What about more subtle beliefs? The ill effects of a teacher’s unexamined, unconscious belief system can be devastating to students. Fortunately, I have done my best teaching with students that I had little, or no, immediate rapport. It is easy teaching and being with kids you like. I needed to check myself to make sure I didn’t judge students who exhibited behaviors I didn’t appreciate. For instance, take a student I perceive is self-indulgent. In my mind, whether accurate or not, that child is being analyzed, judged, and executed in a mere second. And, it will take numerous counter examples for me to change my mind if I remain unaware. These snap, unexamined judgments are often written as gospel on a child’s permanent record—the ones that follow him until high school graduation. And it just may be a projection by an adult with a different background.
Perhaps, there should be a Teacher Hippocratic Oath. It would go something like this:
“As a teacher of young ones, I have the sacred duty to treat each child with loving kindness and the utmost respect–since we are equal at the highest of levels. My greater experience and knowledge is only temporary. May I not simplistically label this child. And may I be wise enough to do what’s in this child’s best interests.”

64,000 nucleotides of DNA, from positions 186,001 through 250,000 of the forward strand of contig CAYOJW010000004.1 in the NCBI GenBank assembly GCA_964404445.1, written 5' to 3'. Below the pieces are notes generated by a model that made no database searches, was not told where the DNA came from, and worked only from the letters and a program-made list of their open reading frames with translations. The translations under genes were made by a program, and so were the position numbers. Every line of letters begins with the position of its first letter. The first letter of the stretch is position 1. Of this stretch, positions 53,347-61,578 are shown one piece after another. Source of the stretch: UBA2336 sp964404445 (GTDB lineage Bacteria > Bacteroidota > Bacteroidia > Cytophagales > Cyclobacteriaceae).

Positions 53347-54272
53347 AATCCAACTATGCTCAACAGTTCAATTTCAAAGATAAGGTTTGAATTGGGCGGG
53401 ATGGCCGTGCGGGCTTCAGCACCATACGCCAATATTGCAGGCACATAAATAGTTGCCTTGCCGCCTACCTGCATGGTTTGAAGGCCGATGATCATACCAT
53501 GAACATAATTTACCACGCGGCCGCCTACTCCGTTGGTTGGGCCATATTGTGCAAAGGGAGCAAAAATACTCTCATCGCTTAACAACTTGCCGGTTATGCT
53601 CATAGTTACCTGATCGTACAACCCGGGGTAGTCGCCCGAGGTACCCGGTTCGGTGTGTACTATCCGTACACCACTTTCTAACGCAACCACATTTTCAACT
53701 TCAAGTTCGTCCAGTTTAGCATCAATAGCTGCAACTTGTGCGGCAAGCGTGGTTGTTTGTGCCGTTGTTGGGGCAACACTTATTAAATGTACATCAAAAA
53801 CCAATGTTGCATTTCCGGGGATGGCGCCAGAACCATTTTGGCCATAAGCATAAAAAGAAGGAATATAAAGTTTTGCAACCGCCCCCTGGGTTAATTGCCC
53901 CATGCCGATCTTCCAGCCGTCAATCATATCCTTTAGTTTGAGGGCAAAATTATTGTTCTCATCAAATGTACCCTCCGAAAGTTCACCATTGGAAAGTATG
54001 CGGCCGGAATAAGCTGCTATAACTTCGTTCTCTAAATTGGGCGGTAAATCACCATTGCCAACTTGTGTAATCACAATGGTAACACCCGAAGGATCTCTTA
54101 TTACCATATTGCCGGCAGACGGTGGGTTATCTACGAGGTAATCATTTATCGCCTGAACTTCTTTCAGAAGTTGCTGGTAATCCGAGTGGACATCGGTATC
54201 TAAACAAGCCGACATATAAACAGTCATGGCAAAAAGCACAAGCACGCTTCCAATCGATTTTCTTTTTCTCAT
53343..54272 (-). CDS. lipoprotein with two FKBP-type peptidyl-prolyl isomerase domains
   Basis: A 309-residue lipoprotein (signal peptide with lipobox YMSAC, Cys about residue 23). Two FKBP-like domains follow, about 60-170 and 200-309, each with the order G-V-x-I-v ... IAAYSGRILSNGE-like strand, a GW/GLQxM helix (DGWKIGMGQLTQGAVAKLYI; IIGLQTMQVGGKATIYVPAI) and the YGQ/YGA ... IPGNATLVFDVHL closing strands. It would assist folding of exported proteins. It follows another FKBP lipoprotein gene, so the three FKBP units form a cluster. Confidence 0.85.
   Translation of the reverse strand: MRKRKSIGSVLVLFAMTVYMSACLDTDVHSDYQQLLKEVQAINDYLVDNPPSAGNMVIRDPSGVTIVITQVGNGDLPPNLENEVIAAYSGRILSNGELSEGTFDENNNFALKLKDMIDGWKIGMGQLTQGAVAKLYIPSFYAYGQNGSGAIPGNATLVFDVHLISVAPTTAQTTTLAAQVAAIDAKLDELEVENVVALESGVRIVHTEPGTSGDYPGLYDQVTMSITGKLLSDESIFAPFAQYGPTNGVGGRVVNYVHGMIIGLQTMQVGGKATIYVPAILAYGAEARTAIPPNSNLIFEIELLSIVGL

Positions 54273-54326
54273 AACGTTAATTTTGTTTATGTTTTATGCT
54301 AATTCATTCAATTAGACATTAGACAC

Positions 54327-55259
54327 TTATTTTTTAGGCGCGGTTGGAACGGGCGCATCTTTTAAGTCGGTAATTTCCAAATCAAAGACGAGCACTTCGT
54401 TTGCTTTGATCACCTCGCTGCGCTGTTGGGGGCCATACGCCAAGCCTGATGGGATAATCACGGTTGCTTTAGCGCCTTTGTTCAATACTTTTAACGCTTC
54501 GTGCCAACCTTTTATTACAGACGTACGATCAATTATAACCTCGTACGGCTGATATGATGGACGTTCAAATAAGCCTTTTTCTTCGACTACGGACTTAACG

This is a crucial issue. This is an issue where, literally, millions of fledgling imaginations are ever so gently bent, inadvertently broken and eventually mutilated. It happened to me. At 12 years of age. I believed Mr. Meltzer’s (my seven grade English teacher) analysis of my poetry. I bought his theory for the next twenty years hating any writing assignment. Then, I found myself almost-magically writing for a living.
This vital skill of teacher self-reflection is rarely, if ever, taught to prospective teachers in college. Would-be teachers are trained to reflect on the success of individual lessons. Being taught to effectively reflect on their relationships with their students is at least as important. If it exists, it is far too scarce of a commodity.
As the brilliant educator, Parker Palmer, understood: number one, you teach who you are, and everything else is second.
And so, in this era of teacher evaluation–just like so many standards, measurements, and inspections in school, we are trying to measure all the wrong things. Will you, your child, and your entire family be the next ones to pay for this lack of consciousness?
Mark Gordon is founder of Kinesthetic Academics—learning academic skills through movement (in half the normal time, he can teach nearly anyone how to write a clear, five-paragraph essay by playing ball). He has been Executive Director of an innovative learning lab, The AHA Center. His book, If Einstein Ran Our Schools, will be published next spring.
- From the Teachers